Over the weekend, a baseless story, created by Falun Gong linked twitter accounts, went viral on twitter. Without any evidence whatsoever, the rumour stated that there had been an internal coup in China and the Chinese leader was under house arrest, citing an out-of-context video clip of military vehicles in an unspecified location. Despite the fact that the story was complete nonsense in every aspect, it was still widely shared throughout the platform and even trending. Several mainstream media outlets, including CNBC and Newsweek, even reported on the phenomenon. To anyone with a serious knowledge of China, the experience of this saga was, to say the least, frustrating.
But it shouldn’t surprise anyone. This might be the most explicit example of such, but it is by no means the first completely fake story about China that has gone viral on social media, rather it is just one of many that regularly occur. Western audiences are frequently indulged in sporadic fake news and misinformation across social media when it comes to China, exposing their lack of basic knowledge, quick prejudices and critical thinking on the subject. Western media and governments like to try and frame China’s own government as a source of misinformation, but the reality is in fact the exact opposite.
To understand how such fake news proliferates, without going into detail on the various groups and organizations responsible, we should take a look at a neighbouring country as an example: North Korea. Although it is of course an extreme example given its isolation from the outside world and much smaller scope, it is nonetheless a pivotal demonstration of how a country that is poorly understood by the west, abjectly demonized and vilified, and of course, few objective and impartial sources of information exist, becomes a breeding ground for absurd, unverified and even ludicrous rumours which would never fulfil basic standards of reporting for anything in the west itself.
In fact, western audiences literally believed that Kim Jong-un died in 2020, that everyone had to “get his haircut”, that they pretended to win the world cup in 2014, that people get executed for the most minor of misdemeanours and so on. There is no serious fact-checking mechanism whatsoever, which makes the country an easy target for low-information threshold tabloid journalism which exploits the country’s seeming absurdity for readers and clicks. This has only been more deeply compounded in the social media era. When it comes to such countries, western audiences will truly believe anything.
China of course, is a different case altogether but also has many similarities. Despite the fact that it has the world’s largest population and it is otherwise deeply integrated into the world, its government nonetheless becomes a useful target for conspiracy-led reporting due to its opacity and the perceived “secret” nature of the country, which although not like the DPRK, nonetheless attracts western cynicism and prejudice. This has always been present, yet it has got aptly worse with the open US and media-led demonization of the country and media campaign against it which sought to openly frame it as culpable for things such as Covid. The Anti-China agenda has legitimated and emboldened, deliberately often, the spreaders of misinformation, on a much, much larger scale.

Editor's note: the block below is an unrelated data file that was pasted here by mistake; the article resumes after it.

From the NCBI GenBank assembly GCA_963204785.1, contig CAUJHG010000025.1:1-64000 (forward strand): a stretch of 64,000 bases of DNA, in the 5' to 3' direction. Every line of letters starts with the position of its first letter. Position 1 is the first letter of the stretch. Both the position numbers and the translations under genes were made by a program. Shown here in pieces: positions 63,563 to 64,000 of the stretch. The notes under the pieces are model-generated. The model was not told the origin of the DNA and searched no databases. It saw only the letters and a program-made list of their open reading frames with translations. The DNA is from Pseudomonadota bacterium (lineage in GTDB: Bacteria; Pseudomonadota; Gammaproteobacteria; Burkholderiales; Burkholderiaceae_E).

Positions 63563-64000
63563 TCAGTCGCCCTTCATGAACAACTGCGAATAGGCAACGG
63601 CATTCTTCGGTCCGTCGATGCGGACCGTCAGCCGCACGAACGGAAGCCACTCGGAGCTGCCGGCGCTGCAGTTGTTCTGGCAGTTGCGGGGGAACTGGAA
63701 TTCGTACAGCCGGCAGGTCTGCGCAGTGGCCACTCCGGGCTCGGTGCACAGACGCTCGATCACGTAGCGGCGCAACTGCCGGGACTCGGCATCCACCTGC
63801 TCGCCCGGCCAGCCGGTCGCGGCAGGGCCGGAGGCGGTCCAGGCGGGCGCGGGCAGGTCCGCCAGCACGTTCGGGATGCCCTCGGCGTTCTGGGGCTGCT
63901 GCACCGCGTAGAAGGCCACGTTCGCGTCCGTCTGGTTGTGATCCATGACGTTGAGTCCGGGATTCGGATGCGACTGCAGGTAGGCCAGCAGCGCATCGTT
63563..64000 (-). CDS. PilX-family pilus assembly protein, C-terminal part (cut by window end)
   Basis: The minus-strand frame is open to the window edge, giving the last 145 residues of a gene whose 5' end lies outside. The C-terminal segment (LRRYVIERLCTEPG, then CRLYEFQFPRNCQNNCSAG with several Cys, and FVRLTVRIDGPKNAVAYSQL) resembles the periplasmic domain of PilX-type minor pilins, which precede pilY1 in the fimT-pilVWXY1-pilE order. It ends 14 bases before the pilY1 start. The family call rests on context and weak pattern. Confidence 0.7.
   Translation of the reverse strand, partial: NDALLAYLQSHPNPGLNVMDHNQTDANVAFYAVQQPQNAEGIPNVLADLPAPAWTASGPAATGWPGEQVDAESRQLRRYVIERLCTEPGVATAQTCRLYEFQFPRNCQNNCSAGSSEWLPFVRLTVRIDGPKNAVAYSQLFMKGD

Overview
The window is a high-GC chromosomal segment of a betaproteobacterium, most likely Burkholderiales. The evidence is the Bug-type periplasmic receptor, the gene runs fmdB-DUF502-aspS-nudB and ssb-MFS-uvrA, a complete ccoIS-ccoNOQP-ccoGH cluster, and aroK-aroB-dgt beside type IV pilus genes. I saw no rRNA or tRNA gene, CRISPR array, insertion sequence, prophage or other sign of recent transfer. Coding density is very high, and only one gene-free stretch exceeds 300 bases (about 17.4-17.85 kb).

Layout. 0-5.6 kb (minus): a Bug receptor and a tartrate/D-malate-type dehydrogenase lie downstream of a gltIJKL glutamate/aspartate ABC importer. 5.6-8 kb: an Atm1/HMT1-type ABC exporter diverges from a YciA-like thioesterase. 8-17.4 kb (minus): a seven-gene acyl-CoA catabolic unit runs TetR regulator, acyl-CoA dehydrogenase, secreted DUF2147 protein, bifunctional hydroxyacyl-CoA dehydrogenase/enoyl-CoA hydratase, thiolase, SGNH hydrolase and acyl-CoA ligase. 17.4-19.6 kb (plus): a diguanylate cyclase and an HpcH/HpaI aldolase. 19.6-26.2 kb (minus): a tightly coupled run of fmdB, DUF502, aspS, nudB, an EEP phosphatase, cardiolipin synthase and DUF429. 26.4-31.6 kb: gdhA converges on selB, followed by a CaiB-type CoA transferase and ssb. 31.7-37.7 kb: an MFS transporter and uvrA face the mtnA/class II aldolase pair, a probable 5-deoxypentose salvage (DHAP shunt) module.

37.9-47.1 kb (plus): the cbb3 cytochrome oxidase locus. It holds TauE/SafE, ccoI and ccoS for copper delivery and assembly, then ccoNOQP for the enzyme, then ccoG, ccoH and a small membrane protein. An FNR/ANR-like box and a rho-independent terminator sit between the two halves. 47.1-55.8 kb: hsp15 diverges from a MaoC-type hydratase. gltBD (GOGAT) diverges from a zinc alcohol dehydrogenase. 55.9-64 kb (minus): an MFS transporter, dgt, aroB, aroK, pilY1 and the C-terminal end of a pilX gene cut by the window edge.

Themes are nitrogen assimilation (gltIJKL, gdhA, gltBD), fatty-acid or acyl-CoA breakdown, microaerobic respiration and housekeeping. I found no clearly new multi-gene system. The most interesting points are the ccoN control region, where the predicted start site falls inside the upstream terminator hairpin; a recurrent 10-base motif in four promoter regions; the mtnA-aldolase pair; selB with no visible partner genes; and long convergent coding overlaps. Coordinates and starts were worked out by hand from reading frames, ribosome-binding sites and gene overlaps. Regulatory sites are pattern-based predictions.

As a result, social media has become filled with such falsehoods. Clips out of context purporting to show covid situations in China have often been sporadic, such as claims people are being “welded in their homes”, as well as false material depicting the apparent torture or mistreatment of the Uyghur minority. In 2019, I remember an English person sharing an out-of-context clip of an African child crying, the claim attached to the video was that he was “being forced to learn Chinese”. It was completely false, yet it is just one of many disturbing examples.
Although social media companies often claim they now oppose “misinformation” and even crack down on accounts purporting to push the narratives of China or Russia, they tend to give rumour-mongering accounts against designated enemy countries a free reign to spread misinformation, which has on many occasions been amplified by leading public figures. Likewise, posts on Chinese social media itself, such as Weibo, are frequently cherrypicked in order to frame very specific narratives to portray the country in a bad light.
In conclusion, this farce of a non-existent “coup” is annoying, stupid and ridiculous to anyone who has insight into the topic, but for the public at large, it is a believable and plausible event stemming from an entire misinformation machine dedicated to smearing China wherever possible. It demonstrates the gullible nature of the western public when it comes to understanding these topics, and shows in turn how easy it is for them to be manipulated by even the most obvious falsehoods, let alone the more crafted and sophisticated fakery of the mainstream media at large.
Views expressed are personal